If the way we live in our family back in the village is the way Nigerians tolerate each other, there will be peace.
If you are going to the south-east, from the Head Bridge, every Hausa and Fulani businessman speaks Igbo: whether he is selling suya, onions, rams and goats or in whatever business. Their children also speak the language.
In the south-west, most businessmen and residents who are originally from other places speak Yoruba.
In the north, indigenes from other places also speak Hausa and Fulfulde.
To me, the fear of Islamization and Fulanisation may not be real. Some of our brethren understand that language especially businessmen like my brother just like some of them understand Igbo and Yoruba.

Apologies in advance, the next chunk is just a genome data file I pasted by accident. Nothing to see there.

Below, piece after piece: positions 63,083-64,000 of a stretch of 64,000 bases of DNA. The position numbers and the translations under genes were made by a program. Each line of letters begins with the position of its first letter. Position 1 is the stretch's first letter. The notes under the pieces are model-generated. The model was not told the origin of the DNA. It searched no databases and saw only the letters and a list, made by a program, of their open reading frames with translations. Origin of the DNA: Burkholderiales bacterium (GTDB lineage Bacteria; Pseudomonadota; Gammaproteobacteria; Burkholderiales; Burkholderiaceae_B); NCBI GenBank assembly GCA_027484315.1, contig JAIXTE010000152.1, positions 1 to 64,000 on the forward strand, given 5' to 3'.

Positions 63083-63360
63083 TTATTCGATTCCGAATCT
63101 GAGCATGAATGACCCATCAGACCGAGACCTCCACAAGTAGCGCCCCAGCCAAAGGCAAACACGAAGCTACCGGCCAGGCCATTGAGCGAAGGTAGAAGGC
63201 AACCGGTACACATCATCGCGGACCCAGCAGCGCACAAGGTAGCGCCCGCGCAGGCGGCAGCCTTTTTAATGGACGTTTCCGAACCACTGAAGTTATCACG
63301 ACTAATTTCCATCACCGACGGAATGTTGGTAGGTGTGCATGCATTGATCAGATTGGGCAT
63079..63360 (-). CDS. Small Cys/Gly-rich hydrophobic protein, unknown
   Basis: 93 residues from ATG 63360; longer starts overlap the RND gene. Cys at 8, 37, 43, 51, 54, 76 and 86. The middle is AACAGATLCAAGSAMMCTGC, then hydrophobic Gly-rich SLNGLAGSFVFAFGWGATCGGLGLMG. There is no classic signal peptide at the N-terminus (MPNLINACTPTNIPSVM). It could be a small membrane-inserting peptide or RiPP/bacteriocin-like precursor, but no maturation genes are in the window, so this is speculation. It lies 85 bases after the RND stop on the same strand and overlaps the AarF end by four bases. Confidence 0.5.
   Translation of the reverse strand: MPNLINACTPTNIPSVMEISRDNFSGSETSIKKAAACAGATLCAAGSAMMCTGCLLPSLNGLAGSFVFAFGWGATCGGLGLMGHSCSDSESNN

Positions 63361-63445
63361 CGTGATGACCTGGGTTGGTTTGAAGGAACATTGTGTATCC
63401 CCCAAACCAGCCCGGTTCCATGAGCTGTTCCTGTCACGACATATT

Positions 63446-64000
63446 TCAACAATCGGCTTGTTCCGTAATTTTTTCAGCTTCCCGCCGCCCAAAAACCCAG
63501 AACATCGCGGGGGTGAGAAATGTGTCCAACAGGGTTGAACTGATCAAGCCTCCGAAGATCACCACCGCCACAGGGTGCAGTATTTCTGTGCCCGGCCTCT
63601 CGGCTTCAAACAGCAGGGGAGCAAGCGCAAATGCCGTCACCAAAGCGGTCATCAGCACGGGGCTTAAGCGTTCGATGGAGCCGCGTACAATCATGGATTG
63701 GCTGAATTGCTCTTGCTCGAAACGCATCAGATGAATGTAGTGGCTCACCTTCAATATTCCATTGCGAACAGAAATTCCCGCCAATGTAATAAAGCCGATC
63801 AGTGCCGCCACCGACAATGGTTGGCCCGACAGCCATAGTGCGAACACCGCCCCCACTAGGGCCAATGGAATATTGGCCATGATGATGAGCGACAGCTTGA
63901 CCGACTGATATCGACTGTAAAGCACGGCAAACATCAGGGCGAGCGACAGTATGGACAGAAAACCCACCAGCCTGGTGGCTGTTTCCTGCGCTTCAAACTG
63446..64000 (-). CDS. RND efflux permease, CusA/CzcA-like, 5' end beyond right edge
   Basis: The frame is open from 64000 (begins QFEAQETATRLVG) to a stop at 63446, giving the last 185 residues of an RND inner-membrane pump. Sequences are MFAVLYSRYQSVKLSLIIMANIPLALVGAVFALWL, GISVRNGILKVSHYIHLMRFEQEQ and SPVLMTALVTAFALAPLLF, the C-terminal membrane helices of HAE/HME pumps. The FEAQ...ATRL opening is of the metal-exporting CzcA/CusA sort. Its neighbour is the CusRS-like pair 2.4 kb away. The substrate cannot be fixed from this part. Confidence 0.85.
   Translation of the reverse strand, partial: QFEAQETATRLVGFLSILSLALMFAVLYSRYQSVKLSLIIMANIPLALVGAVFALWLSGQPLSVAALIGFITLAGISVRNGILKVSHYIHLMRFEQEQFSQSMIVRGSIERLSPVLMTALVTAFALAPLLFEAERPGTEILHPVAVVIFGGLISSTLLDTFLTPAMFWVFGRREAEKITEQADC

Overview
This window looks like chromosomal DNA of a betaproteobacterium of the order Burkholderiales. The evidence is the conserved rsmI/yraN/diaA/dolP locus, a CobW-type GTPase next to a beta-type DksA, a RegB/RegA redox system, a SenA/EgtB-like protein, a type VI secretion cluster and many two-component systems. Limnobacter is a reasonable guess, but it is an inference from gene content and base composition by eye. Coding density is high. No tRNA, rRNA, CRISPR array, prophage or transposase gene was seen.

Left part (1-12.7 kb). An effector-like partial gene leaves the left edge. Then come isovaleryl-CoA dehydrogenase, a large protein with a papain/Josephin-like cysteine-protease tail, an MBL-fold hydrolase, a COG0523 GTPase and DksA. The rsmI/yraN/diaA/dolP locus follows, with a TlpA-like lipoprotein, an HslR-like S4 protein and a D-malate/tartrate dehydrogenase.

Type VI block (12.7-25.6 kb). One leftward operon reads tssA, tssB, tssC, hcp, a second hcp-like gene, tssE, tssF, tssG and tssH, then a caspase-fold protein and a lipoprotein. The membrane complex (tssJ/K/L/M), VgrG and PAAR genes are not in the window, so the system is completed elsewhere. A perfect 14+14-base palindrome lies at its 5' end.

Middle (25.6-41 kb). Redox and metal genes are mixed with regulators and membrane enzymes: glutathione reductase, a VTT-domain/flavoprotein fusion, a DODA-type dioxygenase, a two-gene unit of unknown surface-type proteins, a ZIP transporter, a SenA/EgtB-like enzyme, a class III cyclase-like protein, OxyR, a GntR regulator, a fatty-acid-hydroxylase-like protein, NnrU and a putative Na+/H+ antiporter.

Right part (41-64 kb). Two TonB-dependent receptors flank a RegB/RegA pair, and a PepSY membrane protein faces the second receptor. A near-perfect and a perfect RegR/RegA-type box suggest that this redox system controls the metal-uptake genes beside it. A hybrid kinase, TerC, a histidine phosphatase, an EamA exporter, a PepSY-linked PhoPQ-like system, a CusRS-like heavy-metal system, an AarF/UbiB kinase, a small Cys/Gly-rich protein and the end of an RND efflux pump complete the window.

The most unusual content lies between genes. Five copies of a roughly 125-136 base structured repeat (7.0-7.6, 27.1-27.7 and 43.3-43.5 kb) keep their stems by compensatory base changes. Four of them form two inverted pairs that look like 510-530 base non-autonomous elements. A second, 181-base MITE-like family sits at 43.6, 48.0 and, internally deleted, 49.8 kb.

Nigeria has gone too far as to be trampled under foot by anybody.
There is a limit to silence and anybody trying anything funny cannot go far.
Nigerians should focus more on what keeps us together. We appear poised to argue and compel or force each other to agree and support our points of view. That is not possible. We all have our idiosyncrasies and so, in the high level of noise, many have lost their balance and interrupted greatly the flow of their message.
Nigerians can have proper discussions with less noise and threat. History should not repeat itself or rather, we should not repeat history. What happened in Nigeria of 1966- 1970 left scars so deep. They haven’t healed yet.
It is a pity we are the way we are. Developed people are craving diversity, drawing strength there from, teaching diversity and collaboration but here, we bicker over everything, we create confusion and are opposed to the trend of making progress. We go backwards and lament over our mistakes.